It’s February. I have a three year old. Today is a good day. Zero hitting. Hitting can be Ian’s go to some days, and it’s taken me the last year and a half to come to terms with it. Not that my terms have fully come yet, but they have packed the car with a lunch and are on their way.
Today, he has successfully not thrown a car, a boot, and a water bottle. He’s had the thought, swung his arm behind his head, heard my reminder to keep my body safe, paused, and dropped said objects to the floor behind him.
I am under no illusions that physical aggression is done. It may be something he’s challenged by always, but I rejoice in the pause. In knowing he has the ability to not do it.
Through each parenting challenge, I fully acknowledge that I’m actually parenting myself. Every time I ask Ian to keep my body safe, I’m that little girl who was attacked and bullied. I have to remember that my child is not the enemy, and that I am safe. I now have the opportunity to speak up when as a child I did not feel safe to do so.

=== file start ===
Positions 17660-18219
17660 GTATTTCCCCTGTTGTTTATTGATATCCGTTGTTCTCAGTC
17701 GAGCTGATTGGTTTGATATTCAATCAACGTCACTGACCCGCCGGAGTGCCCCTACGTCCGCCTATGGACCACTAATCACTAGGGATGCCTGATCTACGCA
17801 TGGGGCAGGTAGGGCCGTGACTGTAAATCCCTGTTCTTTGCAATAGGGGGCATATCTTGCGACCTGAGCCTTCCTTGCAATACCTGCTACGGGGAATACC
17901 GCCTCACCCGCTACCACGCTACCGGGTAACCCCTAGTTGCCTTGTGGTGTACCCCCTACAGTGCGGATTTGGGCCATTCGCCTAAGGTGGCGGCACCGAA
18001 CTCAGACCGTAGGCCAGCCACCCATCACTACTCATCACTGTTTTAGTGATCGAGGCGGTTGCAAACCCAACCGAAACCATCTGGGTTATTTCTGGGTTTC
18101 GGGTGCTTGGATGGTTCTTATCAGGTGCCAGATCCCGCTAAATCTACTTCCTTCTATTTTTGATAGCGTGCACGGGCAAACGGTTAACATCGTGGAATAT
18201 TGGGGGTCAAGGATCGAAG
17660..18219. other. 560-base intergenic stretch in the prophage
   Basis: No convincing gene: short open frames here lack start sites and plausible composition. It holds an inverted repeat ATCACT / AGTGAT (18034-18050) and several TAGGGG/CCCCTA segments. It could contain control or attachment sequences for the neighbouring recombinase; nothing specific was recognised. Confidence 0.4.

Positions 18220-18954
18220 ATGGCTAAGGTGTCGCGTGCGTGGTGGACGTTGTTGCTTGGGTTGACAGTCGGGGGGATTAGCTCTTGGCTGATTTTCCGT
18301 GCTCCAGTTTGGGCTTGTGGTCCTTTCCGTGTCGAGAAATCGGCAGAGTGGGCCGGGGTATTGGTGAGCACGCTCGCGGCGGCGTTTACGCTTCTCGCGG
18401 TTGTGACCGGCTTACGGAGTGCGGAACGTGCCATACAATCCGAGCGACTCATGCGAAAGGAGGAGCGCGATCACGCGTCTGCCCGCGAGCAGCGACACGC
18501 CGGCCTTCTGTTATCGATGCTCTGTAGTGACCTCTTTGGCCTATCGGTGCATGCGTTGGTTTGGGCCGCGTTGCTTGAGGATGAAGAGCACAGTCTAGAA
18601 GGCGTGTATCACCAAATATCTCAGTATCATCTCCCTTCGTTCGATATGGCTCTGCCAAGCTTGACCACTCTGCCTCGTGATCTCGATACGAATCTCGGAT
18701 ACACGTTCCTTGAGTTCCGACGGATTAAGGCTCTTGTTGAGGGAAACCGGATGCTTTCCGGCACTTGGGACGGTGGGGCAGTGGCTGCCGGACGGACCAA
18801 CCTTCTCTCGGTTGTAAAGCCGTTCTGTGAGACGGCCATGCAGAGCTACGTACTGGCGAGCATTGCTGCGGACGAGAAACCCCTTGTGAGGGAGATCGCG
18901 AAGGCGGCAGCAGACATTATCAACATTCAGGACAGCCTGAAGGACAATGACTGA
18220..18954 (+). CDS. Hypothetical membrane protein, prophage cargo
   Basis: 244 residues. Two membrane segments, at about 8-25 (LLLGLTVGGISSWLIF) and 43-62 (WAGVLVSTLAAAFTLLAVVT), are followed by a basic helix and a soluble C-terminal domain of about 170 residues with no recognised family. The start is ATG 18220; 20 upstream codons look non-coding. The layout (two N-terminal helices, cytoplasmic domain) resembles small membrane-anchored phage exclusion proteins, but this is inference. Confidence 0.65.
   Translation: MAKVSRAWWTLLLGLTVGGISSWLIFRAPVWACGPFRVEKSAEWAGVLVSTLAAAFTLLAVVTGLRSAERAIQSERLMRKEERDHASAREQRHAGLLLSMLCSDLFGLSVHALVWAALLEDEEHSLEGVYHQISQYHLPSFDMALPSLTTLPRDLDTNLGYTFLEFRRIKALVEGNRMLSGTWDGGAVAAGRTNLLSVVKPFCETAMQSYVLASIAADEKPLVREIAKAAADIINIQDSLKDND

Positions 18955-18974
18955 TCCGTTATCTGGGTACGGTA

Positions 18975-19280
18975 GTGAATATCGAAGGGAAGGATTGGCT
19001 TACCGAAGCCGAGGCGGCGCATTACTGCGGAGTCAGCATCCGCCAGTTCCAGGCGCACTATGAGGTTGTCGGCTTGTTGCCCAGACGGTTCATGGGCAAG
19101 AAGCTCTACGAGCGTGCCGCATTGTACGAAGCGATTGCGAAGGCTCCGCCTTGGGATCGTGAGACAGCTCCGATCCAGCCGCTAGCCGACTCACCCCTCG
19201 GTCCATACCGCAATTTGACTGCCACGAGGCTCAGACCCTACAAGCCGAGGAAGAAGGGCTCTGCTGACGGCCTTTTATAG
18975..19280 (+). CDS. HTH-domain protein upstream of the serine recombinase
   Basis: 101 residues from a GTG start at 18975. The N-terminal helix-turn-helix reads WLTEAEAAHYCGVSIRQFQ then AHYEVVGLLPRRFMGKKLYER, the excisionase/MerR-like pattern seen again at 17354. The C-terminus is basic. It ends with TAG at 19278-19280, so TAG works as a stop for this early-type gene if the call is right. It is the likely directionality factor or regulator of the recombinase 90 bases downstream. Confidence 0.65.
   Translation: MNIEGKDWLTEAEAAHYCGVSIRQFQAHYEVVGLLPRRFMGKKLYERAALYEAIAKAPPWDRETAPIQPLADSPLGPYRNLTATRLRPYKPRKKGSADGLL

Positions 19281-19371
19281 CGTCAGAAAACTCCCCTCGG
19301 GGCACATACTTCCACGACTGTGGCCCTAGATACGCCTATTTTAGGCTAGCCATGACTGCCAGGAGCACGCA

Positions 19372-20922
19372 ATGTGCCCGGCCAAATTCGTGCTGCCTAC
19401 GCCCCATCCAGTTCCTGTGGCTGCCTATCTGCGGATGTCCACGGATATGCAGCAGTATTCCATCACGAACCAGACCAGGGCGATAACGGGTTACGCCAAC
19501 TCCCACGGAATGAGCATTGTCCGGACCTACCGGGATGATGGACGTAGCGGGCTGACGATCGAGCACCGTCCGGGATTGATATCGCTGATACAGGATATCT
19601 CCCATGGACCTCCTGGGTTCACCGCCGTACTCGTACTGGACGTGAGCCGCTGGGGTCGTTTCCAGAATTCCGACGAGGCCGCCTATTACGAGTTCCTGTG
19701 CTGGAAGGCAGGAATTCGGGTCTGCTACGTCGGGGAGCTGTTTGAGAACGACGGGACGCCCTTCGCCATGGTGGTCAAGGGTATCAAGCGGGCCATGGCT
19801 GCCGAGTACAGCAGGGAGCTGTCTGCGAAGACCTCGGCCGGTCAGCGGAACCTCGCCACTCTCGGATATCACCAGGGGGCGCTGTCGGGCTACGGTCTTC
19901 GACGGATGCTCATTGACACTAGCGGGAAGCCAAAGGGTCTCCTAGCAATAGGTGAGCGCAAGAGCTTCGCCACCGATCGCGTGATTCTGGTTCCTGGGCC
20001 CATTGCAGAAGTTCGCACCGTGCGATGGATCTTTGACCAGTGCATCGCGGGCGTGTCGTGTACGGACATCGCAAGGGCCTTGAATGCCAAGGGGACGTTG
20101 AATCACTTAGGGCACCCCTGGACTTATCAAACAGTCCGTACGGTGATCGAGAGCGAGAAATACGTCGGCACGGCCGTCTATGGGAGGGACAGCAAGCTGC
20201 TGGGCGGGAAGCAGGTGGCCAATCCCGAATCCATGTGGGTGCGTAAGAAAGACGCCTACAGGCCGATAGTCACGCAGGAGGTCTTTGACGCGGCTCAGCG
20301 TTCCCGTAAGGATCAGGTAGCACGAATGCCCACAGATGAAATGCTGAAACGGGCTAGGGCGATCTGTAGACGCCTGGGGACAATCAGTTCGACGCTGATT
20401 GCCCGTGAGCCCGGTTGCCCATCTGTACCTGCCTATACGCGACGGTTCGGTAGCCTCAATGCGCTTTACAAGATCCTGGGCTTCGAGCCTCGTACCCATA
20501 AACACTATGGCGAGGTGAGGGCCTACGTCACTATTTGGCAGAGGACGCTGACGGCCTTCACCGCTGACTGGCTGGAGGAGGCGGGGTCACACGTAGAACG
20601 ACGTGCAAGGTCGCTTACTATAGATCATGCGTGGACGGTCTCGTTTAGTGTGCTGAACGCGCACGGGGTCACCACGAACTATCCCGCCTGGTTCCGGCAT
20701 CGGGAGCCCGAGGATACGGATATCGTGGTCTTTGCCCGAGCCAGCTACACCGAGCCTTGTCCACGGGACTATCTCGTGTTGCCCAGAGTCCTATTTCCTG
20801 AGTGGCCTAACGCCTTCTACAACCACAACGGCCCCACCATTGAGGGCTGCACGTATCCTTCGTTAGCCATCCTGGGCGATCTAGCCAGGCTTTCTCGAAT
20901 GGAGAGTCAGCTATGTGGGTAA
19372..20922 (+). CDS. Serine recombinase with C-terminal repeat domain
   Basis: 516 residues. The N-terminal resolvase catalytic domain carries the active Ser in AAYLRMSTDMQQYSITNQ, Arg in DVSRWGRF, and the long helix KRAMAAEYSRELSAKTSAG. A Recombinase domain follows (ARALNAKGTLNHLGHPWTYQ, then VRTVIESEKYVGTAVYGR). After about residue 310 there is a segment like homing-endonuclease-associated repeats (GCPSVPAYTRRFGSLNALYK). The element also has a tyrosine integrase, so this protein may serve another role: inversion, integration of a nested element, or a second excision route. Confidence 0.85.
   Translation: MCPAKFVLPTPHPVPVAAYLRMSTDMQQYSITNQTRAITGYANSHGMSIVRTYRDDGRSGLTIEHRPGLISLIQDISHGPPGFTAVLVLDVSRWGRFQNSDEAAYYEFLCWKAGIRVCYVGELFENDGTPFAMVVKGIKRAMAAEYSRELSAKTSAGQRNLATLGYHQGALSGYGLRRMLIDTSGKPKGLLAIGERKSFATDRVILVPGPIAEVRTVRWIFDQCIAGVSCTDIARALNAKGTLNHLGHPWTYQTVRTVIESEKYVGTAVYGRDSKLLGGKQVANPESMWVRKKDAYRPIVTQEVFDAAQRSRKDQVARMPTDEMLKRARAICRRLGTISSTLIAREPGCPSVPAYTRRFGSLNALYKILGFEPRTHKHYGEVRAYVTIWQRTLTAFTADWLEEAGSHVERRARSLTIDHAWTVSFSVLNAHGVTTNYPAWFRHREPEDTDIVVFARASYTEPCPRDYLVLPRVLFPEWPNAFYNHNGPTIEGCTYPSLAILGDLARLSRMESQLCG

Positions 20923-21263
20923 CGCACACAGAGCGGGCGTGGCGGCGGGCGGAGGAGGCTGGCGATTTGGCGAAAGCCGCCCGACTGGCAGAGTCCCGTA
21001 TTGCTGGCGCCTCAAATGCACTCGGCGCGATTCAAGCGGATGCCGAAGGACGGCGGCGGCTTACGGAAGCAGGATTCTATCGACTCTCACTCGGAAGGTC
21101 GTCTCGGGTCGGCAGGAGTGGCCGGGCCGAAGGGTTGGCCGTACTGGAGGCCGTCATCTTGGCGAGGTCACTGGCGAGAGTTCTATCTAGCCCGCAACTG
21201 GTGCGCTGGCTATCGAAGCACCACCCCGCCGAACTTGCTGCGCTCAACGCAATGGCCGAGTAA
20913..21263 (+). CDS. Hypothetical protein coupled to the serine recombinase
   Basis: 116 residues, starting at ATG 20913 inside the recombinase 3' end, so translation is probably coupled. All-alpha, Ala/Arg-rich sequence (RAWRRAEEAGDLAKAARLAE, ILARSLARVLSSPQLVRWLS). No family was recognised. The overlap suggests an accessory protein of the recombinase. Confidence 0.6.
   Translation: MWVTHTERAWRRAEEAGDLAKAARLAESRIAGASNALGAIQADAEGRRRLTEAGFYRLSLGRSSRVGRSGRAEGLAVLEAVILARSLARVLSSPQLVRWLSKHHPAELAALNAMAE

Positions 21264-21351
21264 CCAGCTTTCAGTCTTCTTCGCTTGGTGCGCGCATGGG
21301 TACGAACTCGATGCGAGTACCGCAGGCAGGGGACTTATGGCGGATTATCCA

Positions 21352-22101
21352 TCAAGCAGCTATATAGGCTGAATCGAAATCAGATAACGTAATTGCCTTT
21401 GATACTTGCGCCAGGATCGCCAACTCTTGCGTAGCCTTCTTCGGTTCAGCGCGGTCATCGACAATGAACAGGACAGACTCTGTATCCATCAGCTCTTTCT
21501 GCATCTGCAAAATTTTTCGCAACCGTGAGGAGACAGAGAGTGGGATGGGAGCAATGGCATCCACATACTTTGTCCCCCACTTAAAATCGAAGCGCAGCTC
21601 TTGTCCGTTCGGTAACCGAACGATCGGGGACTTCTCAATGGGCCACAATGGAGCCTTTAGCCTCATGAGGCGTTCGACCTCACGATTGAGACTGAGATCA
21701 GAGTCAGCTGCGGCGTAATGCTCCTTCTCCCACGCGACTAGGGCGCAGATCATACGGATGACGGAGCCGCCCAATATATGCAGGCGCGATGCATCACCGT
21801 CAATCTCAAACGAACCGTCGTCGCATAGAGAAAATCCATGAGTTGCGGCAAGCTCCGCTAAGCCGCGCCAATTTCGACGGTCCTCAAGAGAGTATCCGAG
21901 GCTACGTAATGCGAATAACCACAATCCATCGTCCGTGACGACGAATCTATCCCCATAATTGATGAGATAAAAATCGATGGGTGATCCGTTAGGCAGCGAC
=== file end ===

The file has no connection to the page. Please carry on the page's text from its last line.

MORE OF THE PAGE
When I was bullied and went to my second grade teacher, I was told, “Boys will be boys.” I think this is complete cop out and was extremely negligent on her part. However, I also see that some kids just have this temperament. I’m not excusing it at all and I never let a physical transgression happen without discussion and removal if it doesn’t stop, but I also have to acknowledge that Ian hitting doesn’t mean I’m a bad mom or he’s a bad kid. It’s not because I don’t discipline or he doesn’t listen to me. There is nothing else for me to “do” other than be consistent, focus on connecting with Ian and let him know that no matter if the behavior is acceptable or unacceptable, he is worthy of love and belonging.
Anyone else out there a proud parent of a “hitter?”